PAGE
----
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Tuesday, September 22, 2009

Recent Changes in Dutch Health Insurance

Kieke Okma
Adjunct Associate Professor of Health Policy and Management, New York University

In 2006 the Netherlands implemented a new health insurance system that requires all citizens to buy health insurance from a regulated insurance company of their choice; insurers must accept all applicants; the government subsidizes children and low-income families. Recent Changes in Dutch Health Insurance analyzes the new Dutch system and considers whether it might serve as a model for the U.S. The working paper emphasizes some of the major differences between the Netherlands and the U.S., including the extensive role of the Dutch government in regulating the health sector and the egalitarian tradition in Dutch social policies.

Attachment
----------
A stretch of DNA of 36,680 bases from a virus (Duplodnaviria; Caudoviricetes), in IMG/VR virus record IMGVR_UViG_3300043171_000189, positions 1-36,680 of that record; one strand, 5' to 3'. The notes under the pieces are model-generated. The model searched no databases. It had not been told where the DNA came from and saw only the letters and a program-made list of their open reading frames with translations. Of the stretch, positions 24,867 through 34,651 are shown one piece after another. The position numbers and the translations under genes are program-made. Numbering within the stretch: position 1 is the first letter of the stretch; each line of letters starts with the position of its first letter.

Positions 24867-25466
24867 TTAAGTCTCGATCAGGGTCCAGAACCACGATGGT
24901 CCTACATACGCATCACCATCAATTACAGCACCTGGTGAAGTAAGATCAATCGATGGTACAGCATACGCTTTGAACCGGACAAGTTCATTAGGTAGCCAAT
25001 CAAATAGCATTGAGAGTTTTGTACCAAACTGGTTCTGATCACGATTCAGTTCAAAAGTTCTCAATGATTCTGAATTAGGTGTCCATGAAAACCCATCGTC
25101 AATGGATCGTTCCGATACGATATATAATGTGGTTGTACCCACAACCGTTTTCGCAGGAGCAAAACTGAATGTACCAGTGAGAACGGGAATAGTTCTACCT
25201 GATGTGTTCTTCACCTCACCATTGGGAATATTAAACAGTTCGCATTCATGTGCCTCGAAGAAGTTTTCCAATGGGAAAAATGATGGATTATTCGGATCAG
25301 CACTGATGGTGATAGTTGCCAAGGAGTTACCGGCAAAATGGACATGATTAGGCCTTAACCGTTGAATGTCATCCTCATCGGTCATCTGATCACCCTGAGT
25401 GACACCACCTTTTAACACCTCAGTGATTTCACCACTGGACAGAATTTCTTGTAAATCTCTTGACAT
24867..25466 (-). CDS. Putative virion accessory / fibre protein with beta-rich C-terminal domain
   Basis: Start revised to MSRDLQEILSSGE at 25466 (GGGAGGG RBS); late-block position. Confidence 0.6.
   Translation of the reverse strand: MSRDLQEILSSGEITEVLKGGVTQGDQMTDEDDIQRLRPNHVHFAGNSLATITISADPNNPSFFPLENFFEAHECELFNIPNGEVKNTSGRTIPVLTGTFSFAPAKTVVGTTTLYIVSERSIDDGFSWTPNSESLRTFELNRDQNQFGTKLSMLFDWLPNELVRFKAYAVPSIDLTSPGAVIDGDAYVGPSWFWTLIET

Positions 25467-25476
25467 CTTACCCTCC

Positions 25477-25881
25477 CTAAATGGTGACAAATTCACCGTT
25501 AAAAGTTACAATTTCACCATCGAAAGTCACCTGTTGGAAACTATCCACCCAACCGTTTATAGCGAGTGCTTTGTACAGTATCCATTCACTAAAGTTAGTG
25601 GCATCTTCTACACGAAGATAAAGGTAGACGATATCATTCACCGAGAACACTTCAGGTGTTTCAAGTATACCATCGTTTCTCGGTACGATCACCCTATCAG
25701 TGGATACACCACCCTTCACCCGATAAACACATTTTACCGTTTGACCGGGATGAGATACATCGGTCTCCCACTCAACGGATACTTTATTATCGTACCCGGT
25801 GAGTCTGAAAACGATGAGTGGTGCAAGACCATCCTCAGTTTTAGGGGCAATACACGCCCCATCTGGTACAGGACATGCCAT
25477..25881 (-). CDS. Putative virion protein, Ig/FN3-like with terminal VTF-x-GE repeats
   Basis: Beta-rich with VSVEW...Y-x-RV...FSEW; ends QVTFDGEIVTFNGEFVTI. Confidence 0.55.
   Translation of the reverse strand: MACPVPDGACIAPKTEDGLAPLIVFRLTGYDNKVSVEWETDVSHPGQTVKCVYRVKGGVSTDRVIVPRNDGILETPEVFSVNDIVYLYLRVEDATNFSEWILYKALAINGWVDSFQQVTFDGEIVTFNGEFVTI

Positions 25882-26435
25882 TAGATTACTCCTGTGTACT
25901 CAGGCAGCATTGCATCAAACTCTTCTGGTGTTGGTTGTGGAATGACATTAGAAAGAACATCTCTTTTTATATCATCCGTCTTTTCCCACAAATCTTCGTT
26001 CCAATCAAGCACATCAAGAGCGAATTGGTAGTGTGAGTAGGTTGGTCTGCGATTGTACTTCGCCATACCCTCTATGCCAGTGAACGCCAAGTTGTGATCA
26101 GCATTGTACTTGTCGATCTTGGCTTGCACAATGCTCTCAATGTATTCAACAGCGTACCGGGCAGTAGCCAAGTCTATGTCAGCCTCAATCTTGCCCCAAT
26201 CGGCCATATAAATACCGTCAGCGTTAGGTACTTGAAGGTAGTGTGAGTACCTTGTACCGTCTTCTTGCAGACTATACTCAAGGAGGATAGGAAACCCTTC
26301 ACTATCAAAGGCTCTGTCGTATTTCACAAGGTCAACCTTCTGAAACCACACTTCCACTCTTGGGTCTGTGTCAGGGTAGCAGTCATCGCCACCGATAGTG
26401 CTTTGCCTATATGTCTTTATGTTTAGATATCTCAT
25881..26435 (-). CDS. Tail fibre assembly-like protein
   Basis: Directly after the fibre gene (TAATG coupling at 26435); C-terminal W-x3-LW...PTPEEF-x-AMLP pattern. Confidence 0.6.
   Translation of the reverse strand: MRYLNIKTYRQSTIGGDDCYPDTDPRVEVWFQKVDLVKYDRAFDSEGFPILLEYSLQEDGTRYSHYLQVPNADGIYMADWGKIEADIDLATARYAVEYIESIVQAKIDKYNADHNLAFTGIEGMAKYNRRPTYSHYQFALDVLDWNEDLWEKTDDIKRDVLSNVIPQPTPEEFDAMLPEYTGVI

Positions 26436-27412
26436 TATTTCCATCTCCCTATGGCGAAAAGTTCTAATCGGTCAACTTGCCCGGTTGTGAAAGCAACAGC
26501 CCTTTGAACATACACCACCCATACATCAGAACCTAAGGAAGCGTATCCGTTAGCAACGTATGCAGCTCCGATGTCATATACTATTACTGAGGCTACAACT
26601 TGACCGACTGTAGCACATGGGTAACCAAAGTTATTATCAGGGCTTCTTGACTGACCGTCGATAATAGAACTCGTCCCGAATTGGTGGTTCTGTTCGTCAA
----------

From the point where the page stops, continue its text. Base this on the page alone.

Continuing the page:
Click here to download the full working paper, commissioned by a joint study panel of the National Academy of Social Insurance and the National Academy of Public Administration on Administrative Solutions in Health Reform. For a list of other papers and study panel members, click here. The project is funded by the Robert Wood Johnson Foundation.

Posted on September 22, 2009  |  Write the first comment
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